“I really don’t think there is a story,” Mao said.

His name appears on the company’s application for the contract as a manager for SFR Recovery Inc.

John Runfola, an attorney for Kong, said prosecutors did not allege SFR Recovery Inc. obtained the contract through bribery.

“The U.S. Attorney Office did not make that allegation because it’s untrue,” Runfola said. “This was not a quid pro quo situation. Mr. Nuru let it be known that he could make things very difficult for any contractors if they did not accede to his demands and suggestions.”

Kong is the fourth contractor and defendant who The City has sought to end its relationship with as a result of the scandal.

City officials previously canceled a portable toilet contract with restaurateur Nick Bovis and chose not to renew a trash can contract with a company tied to permit expediter Walter Wong. They also have temporarily blocked contracts from issuing to a company owned by Balmore Hernandez.

Bovis, Wong and Hernandez have each pleaded guilty to fraud-related charges and agreed to cooperate with the ongoing FBI investigation.

The City appears to have waited until Kong pleaded guilty to take action on the contract with SFR Recovery Inc., even though the bribery allegations against Kong became public in June when the complaint was unsealed in her case.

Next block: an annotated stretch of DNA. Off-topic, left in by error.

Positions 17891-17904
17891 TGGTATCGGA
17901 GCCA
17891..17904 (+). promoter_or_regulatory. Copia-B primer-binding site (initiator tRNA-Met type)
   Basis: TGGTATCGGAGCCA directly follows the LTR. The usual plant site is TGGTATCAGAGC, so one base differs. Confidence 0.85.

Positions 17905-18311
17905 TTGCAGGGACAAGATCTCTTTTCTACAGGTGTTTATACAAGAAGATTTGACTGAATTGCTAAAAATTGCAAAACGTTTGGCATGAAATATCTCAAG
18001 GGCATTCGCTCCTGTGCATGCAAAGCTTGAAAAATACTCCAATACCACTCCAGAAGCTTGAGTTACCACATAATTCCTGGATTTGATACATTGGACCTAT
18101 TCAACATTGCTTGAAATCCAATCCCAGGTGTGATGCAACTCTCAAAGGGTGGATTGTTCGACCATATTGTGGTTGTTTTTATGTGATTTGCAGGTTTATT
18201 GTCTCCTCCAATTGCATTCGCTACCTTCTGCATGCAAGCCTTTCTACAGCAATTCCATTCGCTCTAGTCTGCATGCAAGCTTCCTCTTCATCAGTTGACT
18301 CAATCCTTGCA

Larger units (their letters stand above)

John Cote, a spokesperson for City Attorney Dennis Herrera, said The City needs legal justification to cancel a contract.

“Legally you can’t cancel a contract with someone just because they’re accused of a crime,” Cote said. “Oftentimes you have to wait for a conviction.”

Kwan Wo Ironworks, a business owned by Florence Kong, is also located in the Bayview District. (Kevin N. Hume/S.F. Examiner)

Kwan Wo Ironworks, a business owned by Florence Kong, is also located in the Bayview District. (Kevin N. Hume/S.F. Examiner)

Public records show The City awarded the contract to SFR Recovery Inc. after issuing a request for bids last September.

Only two companies — SFR Recovery Inc. and Recology — responded with bids a month later in October, and both were awarded a piece of the business.

The City has paid out $168,992 of the up to $3 million contract to SFR Recovery Inc. and $476,060 of an up to $2 million contract to Recology, records show.

The contract with Recology has not been canceled, officials said.

Runfola defended the integrity of the contract issued to SFR Recovery Inc. and said the company has “legitimately obtained contracts as the lowest bidder.”

“If The City wants to spend more for the services provided by SFR Recovery, that’s up to the City and County,” Runfola said.

Kong was born into poverty in Hong Kong and immigrated to the U.S. with her family in 1990, according to her attorney.

“She learned how to be successful from local leaders who advised her ‘how things worked in San Francisco,’” Runfola said in a statement. “Unfortunately, some of this advice she received led to her conduct in this case.”

Kong has served on boards including the Immigrant Rights Commission and the Chinese Chamber of Commerce.

In addition to turning over SFR Recovery Inc. to her husband, Kong gave her sons control of a construction business also tied up in the scandal, Kwan Wo Ironworks.

“Florence has stepped away from her businesses and is prepared to deal with her legal situation and begin a new chapter in her life,” Runfola said.

Kong is scheduled to be sentenced Feb. 11. The case against Nuru is pending.